“Many times, the fans could have turned their backs,” Gooden said recently, “but they always gave me support even when I was down and even when I didn’t believe in myself. They always lifted me up. I think part of it is being honest with the fans. I made my mistakes. I admit it. I just tried to reach out and do the best I can. I’m not perfect. I’m never going to be perfect.

“I want to apologize to the fans for all the mistakes and my addiction off the field . . . Now I get the opportunity to thank the fans and let them know that every time I took the field, I gave it everything I had.”

Gooden, 59, gave credit to his teammates, including Hall of Fame catcher Gary Carter, who had joined the Mets in a crucial team-building trade from Montreal before the 1985 season.

“For me, once the season got going, I knew it was bigger than just a game when I was starting,” Gooden said. “There was more media attention. The games were sold out. And having Gary Carter catching me, that brought the best out of me.”

Mets pitcher Dwight Gooden, left, poses with catcher Gary Carter during a workout at Shea Stadium, Monday, April 8, 1985.  Credit: AP/Ray Stubblebine

Carter, who died in 2012, marveled at catching Gooden in an October 1985 New York Times article.

“People are always asking me what the hitters say when he’s pitching,’’ Carter said. ‘’But they don’t say much. Once in a while, I’ll hear, ‘Wow, he really threw that one.’ That’s about all.’

‘’I’m even more impressed with him now, at how hard he throws and the control he has at only 20 years of age. It’s remarkable. It’s scary. He has two pitches, a fastball and a curveball. He gets them over with control and with good speed. But what really impresses me is his inner drive. With men on base, he tightens his belt. I haven’t seen him give in to a situation.’’

In that magical season, Gooden captured the heart of New York City and his own teammates. Thirty-nine years later, he still has it. That’s what Sunday will be about.

“There was a truly remarkable and humble way he carried himself,” Darling said. “It made you love Doc as a man and as a teammate. I can’t imagine anyone handling it better than Dwight did his first couple of years.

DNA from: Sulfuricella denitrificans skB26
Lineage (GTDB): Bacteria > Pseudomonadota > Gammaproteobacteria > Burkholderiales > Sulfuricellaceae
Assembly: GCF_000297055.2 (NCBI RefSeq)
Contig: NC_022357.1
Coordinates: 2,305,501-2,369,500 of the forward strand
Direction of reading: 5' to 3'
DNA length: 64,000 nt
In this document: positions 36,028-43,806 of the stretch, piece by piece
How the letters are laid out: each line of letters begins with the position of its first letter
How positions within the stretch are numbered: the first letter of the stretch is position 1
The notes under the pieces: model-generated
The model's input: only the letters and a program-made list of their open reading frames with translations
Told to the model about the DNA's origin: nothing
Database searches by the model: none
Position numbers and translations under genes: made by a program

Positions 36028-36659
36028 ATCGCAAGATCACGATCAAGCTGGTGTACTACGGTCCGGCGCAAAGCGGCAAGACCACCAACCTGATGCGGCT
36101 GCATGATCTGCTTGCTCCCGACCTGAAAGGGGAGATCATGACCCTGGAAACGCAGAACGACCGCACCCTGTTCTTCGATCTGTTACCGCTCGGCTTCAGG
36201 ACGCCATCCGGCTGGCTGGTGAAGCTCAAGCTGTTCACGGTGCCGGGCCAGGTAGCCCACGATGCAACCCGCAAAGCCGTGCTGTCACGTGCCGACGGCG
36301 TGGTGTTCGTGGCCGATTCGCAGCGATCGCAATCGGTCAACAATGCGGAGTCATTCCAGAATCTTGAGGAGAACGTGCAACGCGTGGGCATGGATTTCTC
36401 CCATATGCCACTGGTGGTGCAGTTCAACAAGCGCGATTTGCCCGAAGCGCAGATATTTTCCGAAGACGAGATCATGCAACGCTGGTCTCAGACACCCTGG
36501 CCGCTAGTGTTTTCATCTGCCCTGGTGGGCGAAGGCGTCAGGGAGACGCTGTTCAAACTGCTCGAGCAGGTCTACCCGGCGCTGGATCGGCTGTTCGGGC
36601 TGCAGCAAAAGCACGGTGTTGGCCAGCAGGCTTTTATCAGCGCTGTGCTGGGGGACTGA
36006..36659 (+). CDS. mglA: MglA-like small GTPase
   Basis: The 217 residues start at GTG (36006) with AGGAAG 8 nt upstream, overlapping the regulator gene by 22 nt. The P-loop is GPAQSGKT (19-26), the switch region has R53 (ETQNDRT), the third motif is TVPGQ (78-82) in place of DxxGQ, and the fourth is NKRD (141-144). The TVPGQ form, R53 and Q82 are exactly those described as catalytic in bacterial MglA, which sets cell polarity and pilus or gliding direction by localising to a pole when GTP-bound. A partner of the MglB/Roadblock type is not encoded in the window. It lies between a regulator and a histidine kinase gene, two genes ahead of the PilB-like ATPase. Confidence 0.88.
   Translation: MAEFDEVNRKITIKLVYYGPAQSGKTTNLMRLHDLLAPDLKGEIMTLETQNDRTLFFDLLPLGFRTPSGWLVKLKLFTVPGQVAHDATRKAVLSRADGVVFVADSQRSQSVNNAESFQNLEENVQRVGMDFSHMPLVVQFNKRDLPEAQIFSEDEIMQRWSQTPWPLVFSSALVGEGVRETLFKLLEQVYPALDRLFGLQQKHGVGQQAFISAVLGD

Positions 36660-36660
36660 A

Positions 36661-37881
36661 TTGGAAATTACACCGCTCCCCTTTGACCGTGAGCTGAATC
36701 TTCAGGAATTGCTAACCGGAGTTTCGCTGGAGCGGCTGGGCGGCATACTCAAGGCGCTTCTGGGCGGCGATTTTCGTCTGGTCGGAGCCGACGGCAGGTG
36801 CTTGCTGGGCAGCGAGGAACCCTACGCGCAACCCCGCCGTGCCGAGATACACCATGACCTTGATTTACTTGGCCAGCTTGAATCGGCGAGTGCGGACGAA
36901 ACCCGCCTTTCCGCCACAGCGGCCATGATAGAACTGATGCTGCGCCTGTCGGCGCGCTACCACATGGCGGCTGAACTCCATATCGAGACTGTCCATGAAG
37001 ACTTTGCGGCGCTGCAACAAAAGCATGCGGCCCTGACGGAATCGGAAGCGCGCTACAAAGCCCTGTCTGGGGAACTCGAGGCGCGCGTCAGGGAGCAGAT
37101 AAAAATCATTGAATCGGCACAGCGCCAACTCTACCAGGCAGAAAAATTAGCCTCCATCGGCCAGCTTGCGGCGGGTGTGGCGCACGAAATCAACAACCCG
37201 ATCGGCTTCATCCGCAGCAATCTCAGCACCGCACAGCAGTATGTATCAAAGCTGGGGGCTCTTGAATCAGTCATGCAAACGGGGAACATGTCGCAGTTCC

“Of course, the naysayers, the cynics, are going to say, ‘Well, he was doing this and that.’ All I know is on the field, the greatness combined with humbleness that he exhibited, the friendly way he was with fans and media, the teammate he was — all of that was A-plus. It really was.

“That’s why I think to this day all of us have empathy, and as we’ve gotten a little smarter about addiction and disease, I hope that will make us all empathetic. It’s a very democratic thing. Doesn’t matter if you’re rich, poor or the greatest pitcher on the planet.”

Best year ever?

Was Dwight Gooden’s 1985 season the best by a starting pitcher in modern baseball history?

Depends – do you consider Walter Johnson and Cy Young as part of modern baseball history?

According to baseball-reference.com, Johnson had the best pitching seasons as determined by WAR (Wins Against Replacement).

Johnson’s 1913 (36-7, 1.14 ERA for the Washington Senators) was worth 15.1 WAR. His 1912 (33-12, 1.39) was worth 13.2.

Next is Young’s 1901, when he earned 12.5 WAR by going 33-10, 1.62 for the Boston Americans.

Next is Gooden, 1985, playing in what everyone would agree was a totally different sport than in 1901 or 1912-13.

Gooden’s WAR for that season was 12.2, just a sliver ahead of Steve Carlton’s 1972 season with the last-place Phillies. Carlton earned a 12.1 WAR by going 27-10 with a 1.97 ERA.

You might wonder about Bob Gibson’s 1968 performance in the “Year of the Pitcher.” Gibson went 22-9 with a 1.12 ERA, good for a 11.2 WAR.

Another memorable local season was the one Ron Guidry had for the Yankees in 1978. Guidry went 25-3 with a 1.74 ERA, won the AL Cy Young and finished second in the MVP voting. His WAR was 9.6.